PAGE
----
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A big, exciting thing for us this year is that we are planning on spending cyclone season in Australia! Normally we don’t have too much work to do to visit a country, but since we are staying so long in Australia, we’ve got our work cut out for us. A few rainy days in Tonga with cell phone service got the ball rolling on planning our visit.
We filed online for a 1-year subclass 600 visitor visa to Australia. The online application was pretty easy. The hardest question was “In the last five years, has the applicant visited, or lived, outside their country of passport, for more than 3 consecutive months?” That required listing every country we went to and the dates. Despite traveling full time for almost 3 years, we’ve been outside of the US for more than 3 months only twice. Each of those times included a lot of different countries. Which had to be entered individually….from a drop-down menu…with dates. It was slow going.
We submitted the applications on June 29th. On July 4th, we received the response that we needed to do a medical evaluation and chest x-ray by a Department of Immigration and Border Protection-approved physician. The closest physician was either Tongatapu, Suva or Lautoka. We had 28 days to respond via email. I asked if we could wait until we were in Fiji to do our exams. I never got a response…so I waited and waited. Finally, I just made an appointment in Suva and uploaded a PDF of the emails with the doctor as “evidence of intent to procure medical appointment”. That was the way to do it because we got a confirmation email shortly after.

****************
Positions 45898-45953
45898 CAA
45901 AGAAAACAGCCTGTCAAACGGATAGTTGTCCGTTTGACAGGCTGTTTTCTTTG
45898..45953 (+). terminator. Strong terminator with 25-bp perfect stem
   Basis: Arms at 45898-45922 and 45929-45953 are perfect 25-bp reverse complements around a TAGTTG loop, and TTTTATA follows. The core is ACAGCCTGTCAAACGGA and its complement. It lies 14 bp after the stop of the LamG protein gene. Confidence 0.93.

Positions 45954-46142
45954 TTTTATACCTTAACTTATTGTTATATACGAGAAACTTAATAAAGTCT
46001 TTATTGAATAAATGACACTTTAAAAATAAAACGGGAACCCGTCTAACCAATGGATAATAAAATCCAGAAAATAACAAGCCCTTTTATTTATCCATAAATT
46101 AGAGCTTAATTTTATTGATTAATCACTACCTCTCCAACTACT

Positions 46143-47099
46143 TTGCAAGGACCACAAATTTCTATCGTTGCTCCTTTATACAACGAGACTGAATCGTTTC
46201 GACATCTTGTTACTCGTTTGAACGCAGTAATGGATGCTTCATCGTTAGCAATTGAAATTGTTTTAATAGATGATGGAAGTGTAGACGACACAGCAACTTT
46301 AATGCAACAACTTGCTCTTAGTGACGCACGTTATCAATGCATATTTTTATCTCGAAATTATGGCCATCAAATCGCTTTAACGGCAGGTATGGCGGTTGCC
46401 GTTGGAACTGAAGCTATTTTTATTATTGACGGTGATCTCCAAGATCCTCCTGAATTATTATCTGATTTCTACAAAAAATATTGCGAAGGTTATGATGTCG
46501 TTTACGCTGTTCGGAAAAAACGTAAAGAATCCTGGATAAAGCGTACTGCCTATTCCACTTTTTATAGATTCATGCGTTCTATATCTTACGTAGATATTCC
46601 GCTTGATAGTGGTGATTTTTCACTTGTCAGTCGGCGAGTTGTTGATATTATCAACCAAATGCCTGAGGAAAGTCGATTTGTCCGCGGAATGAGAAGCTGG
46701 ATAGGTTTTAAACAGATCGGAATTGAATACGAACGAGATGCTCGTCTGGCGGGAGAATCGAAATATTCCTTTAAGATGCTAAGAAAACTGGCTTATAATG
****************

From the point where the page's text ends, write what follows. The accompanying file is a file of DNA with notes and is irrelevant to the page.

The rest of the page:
So, upon arrival into Savusavu, David and I booked a flight to Suva. The doctor we visited was fantastic (Epworth Clinic). The appointments cost $320 FJD each ($160 USD). The doctor told us she would have everything uploaded to the system within 5 days. She did call me the next day to ask a follow-up question about a positive TB test I had as a kid. Obviously, TB is a big concern, but it was 20+ years ago.
We were very concerned that after the medical information was filed, the Australian government would ask us to do something else in person, like biometric readings. We tried to contact a ton of people (even going to the TT Services office in Suva) asking if we could just go ahead and do our biometrics when we were in town (they only cost $37 FJD). The other option, if they were to require it, would be to either fly back to Suva or wait until we got to Viti Levu in the boat (late September) and take a bus.
No one would take our biometrics, so we went off to the airport concerned we’d have to come back, but sitting in the cafe we received the email – approved! We have a one-year visa that we can start anytime between now and August 2018.
We needed to be south of approx 25° S (roughly Brisbane) by December 1st. We entered Australia at Coffs Harbour. From there, we cruised down to Sydney for New Year’s Eve. We have several friends who were there the previous year – Red Thread, Balikcil, and Escape Velocity. In January we headed north from Sydney to The Boat Works, just south of Brisbane, where we stored SH for six weeks.
We had a few major projects to do – replacing our batteries, replacing our lifelines, purchasing dive gear and installing a dive compressor are at the top of the list. And of course, we want to get out and explore the rest of the country. I’ve been to Australia before; my dad took me on a three-week trip, touring the east coast and central areas. David has never been.
It’s so easy to fly around Australia, and most of the cities have decent public transportation. We spent 6 weeks in Australia roaming the country: Melbourne, Hobart, NYE in Sydney Harbour, and Urulu in the outback with the Field of Light art installation.
Once cyclone season was over (April 1st for us), we made our way north, cruising the grounds between Brisbane and Cairns.
We joined the Wonderful Sail 2 Indonesia Rally that leaves from Cairns (Thursday Island).